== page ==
Whether Atys, the Magna Mater cult, we see that the gods are guilty of the worst atrocities and by no means should be considered 'gods' at all.
The lesson in all of this is that we are to worship the true God alone, and not to involve in our worship of him any created thing.
Wherefore if with temple, priest, and sacrifice, which are due to the true God, any element of the world be worshipped, or any created spirit, even though not impure and evil, that worship is still evil, not because the things are evil by which the worship is performed, but because those things ought only to be used in the worship of Him to whom alone such worship and service are due. But if any one insist that he worships the one true God,—that is, the Creator of every soul and of every body,—with stupid and monstrous idols, with human victims, with putting a wreath on the male organ, with the wages of unchastity, with the cutting of limbs, with emasculation, with the consecration of effeminates, with impure and obscene plays, such a one does not sin because he worships One who ought not to be worshipped, but because he worships Him who ought to be worshipped in a way in which He ought not to be worshipped. But he who worships with such things,—that is, foul and obscene things,—and that not the true God, namely, the maker of soul and body, but a creature, even though not a wicked creature, whether it be soul or body, or soul and body together, twice sins against God, because he both worships for God what is not God, and also worships with such things as neither God nor what is not God ought to be worshipped with.Christians must not worship idols, or other spirits, or other people, or even any good things, because doing so involves a double evil--the evil of treating something as God that is not God and the evil of ignoring the true God.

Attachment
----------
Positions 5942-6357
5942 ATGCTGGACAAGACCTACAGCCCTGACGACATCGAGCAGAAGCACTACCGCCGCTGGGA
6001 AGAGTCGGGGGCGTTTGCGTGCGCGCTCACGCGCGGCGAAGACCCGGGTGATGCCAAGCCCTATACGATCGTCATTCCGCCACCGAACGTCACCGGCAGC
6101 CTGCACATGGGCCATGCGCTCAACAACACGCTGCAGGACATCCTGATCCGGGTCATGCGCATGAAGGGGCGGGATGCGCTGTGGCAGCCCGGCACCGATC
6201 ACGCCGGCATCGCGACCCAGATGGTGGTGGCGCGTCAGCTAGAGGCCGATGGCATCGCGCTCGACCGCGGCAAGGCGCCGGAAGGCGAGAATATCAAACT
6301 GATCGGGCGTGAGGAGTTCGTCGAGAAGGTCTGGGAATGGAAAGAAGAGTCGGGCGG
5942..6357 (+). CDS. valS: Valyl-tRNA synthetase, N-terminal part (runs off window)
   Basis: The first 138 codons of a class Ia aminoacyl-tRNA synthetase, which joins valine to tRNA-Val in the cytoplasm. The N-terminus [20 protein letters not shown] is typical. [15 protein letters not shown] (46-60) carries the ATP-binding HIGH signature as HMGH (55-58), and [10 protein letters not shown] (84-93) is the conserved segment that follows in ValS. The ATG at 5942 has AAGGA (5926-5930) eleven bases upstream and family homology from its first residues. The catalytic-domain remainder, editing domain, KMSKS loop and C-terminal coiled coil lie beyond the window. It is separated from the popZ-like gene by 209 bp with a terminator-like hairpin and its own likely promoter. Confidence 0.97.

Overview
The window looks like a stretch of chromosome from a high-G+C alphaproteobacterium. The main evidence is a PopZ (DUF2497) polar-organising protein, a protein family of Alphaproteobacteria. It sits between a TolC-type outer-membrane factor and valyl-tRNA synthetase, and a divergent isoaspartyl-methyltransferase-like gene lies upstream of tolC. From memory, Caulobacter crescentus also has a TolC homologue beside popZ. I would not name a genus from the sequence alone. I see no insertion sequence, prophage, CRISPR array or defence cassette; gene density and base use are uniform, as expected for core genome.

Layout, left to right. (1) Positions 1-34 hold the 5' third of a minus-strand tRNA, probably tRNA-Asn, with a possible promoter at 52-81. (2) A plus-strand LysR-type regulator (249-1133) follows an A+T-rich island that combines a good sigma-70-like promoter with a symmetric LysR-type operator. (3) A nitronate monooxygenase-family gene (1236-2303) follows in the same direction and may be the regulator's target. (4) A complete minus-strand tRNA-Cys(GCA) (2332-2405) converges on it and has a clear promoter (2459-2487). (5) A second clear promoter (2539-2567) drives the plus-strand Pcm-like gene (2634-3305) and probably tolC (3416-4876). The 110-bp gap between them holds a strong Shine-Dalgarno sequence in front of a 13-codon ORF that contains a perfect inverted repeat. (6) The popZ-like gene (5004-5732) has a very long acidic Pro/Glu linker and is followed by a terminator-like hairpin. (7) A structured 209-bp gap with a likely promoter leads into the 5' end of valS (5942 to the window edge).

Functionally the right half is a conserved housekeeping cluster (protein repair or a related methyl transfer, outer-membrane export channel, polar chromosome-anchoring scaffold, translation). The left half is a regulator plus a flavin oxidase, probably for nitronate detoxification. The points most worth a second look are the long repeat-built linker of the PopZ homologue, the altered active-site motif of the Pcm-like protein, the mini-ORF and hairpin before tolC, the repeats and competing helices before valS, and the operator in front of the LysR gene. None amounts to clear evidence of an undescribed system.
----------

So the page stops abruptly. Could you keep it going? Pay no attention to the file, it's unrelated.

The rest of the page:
The way we worship is important when we're thinking about who we worship. Unlike the pagans, we should not mutilate ourselves in our attempts to worship God, or indeed involve any created thing in that worship. This principle is of course solidly Biblical, and repeated throughout both Testaments.